Scrolling through these stories, you get lulled into a certain credulousness. “Isn’t the world a funny place,” you think to yourself after reading yet another tale of parents walking in on teens mid-coitus, never stopping to wonder at the veracity of anything you’re reading. It happens all the time, in those “inspiring” posts that your friends and family share on Facebook that bring a tear to your eye as you thumb through your feeds. One forgets: these online fora in which people gather—not just Reddit, but Twitter, Facebook, and the others—have a strange tendency to meld news and anecdote, fact and fiction, all within the same space. Much more so than with TV or print, as the web conflates my experience of both fantasy and reality, I frequently find myself asking: wait, is any of this actually true?
Part of the Pont des Arts collapsed this month under the weight of everybody doing tourism all wrong.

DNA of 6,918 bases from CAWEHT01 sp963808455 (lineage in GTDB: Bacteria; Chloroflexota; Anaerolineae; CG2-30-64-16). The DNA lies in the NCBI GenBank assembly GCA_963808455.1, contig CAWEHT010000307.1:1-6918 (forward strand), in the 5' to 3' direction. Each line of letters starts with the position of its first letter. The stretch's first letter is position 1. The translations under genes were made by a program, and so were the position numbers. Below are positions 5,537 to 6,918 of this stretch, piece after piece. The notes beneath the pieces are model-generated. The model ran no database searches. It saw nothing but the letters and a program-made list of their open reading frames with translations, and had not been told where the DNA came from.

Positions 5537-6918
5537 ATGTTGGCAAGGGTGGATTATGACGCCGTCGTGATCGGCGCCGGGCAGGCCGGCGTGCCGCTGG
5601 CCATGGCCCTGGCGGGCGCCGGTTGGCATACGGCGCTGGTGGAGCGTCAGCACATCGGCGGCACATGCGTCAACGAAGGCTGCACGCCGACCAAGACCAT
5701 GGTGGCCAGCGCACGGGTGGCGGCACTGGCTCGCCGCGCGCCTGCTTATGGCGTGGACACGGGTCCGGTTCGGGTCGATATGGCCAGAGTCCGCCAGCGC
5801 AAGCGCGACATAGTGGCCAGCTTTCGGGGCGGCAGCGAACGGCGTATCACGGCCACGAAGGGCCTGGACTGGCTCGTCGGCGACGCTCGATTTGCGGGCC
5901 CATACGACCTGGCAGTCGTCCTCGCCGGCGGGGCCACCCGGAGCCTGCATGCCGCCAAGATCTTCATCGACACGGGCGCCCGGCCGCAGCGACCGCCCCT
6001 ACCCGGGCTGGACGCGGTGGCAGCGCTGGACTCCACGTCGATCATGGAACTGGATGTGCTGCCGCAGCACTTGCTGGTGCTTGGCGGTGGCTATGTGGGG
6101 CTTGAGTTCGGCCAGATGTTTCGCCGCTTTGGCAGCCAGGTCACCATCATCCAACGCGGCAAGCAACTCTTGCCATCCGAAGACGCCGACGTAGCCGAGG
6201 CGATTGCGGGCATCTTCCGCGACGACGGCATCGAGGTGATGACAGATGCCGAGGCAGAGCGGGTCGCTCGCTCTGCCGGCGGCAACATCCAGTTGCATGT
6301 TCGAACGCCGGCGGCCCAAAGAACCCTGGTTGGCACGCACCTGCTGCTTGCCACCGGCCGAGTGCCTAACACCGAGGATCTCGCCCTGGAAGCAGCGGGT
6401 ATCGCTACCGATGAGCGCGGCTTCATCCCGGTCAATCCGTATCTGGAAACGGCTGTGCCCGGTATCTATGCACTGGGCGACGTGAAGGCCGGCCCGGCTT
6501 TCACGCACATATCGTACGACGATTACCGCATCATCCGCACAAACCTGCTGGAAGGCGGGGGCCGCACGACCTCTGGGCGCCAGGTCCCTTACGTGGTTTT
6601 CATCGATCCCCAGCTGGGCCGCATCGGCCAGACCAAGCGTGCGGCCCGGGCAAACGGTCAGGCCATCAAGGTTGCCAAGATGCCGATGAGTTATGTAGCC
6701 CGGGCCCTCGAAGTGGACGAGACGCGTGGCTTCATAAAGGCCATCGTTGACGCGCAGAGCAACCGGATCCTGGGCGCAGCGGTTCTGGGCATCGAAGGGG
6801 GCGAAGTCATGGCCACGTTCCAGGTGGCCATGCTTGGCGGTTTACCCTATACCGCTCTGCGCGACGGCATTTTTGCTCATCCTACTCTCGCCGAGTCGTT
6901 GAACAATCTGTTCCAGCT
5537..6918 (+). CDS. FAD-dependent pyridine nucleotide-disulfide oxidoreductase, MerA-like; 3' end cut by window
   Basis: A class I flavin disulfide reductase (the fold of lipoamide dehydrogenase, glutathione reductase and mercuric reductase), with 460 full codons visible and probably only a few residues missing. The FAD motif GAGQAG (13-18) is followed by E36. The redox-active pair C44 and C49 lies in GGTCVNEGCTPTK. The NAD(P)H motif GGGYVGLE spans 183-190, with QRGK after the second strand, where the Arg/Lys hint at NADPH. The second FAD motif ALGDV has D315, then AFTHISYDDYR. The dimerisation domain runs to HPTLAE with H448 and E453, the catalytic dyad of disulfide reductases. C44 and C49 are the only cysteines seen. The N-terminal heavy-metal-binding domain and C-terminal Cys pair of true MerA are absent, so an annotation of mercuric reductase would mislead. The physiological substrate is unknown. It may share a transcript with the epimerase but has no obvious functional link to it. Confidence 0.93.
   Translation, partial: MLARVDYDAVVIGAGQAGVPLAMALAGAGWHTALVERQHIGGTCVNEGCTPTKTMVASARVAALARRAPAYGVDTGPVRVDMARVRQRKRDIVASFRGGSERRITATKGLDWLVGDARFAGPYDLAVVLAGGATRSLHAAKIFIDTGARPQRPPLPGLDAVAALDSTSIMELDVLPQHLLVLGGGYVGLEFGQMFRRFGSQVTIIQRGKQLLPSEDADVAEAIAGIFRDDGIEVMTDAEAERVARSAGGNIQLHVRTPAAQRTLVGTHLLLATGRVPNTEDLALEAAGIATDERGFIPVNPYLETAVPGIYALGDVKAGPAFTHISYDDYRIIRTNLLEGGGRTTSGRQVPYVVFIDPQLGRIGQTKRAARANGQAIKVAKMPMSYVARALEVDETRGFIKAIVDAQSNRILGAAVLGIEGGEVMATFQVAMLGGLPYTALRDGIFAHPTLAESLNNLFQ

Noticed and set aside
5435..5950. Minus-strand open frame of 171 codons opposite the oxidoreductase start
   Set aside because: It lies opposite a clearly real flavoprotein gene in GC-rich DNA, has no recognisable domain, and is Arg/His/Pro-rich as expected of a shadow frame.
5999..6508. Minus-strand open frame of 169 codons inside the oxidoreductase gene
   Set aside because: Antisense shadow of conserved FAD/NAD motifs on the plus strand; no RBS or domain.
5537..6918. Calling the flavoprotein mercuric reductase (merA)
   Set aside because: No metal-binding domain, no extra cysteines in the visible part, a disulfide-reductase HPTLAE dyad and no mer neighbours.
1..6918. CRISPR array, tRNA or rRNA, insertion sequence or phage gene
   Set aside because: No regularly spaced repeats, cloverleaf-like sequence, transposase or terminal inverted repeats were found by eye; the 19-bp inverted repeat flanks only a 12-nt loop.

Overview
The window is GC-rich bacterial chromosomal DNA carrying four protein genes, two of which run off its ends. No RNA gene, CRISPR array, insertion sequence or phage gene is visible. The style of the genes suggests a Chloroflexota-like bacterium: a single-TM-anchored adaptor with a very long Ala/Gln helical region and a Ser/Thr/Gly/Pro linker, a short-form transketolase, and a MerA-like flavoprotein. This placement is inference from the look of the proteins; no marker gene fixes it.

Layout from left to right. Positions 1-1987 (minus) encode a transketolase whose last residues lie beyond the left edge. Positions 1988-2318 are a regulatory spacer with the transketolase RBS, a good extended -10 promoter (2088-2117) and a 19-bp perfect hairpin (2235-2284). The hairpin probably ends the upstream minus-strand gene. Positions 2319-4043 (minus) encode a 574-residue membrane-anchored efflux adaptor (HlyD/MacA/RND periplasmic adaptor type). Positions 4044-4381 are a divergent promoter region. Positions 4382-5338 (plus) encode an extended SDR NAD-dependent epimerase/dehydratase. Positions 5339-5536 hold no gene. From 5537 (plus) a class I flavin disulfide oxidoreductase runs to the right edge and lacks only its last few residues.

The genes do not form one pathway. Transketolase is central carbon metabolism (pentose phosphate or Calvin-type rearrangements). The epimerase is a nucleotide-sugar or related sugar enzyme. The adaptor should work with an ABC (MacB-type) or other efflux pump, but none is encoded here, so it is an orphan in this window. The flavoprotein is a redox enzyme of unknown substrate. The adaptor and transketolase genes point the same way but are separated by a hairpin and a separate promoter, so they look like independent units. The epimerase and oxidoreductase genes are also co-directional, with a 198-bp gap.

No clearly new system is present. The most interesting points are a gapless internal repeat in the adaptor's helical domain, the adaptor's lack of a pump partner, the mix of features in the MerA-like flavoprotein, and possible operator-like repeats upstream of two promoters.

About 100 years ago, a Serbian man and a Serbian woman fell in love. But then the First World War happened, and the Serbian man went off to fight, and fell in love with someone else. The Serbian woman never got over it, and died. Other Serbian women from the same small town, Vrnjačka Banja, were jolted by the fatal effects of lost love and started writing their names and the names of their loved ones on little padlocks, locking them to a bridge in the town where the couple met.
One of the increasingly reliable markers for the one percent seems to be that, with notable exceptions, they tend to be enormous assholes. But in a world where the wealthy compete to see who can give their children the most obscene display of wealth before they even enter adulthood, this perhaps isn’t news.
What is news is that, amazingly, wealth doesn’t seem to be universally invincible to accountability or taste.
Let’s start with Dov Charney, the founder of American Apparel who’s been booted from his company for unspecified “alleged misconduct.” There’s been nothing more official than that yet, but given the long history of allegations of sexual harassment (and worse) against Charney, there are some likely areas in which to start the guessing game. Reports this morning say Charney was thrown out because of “an attempt by Dov to discredit a number of women” that had come forward.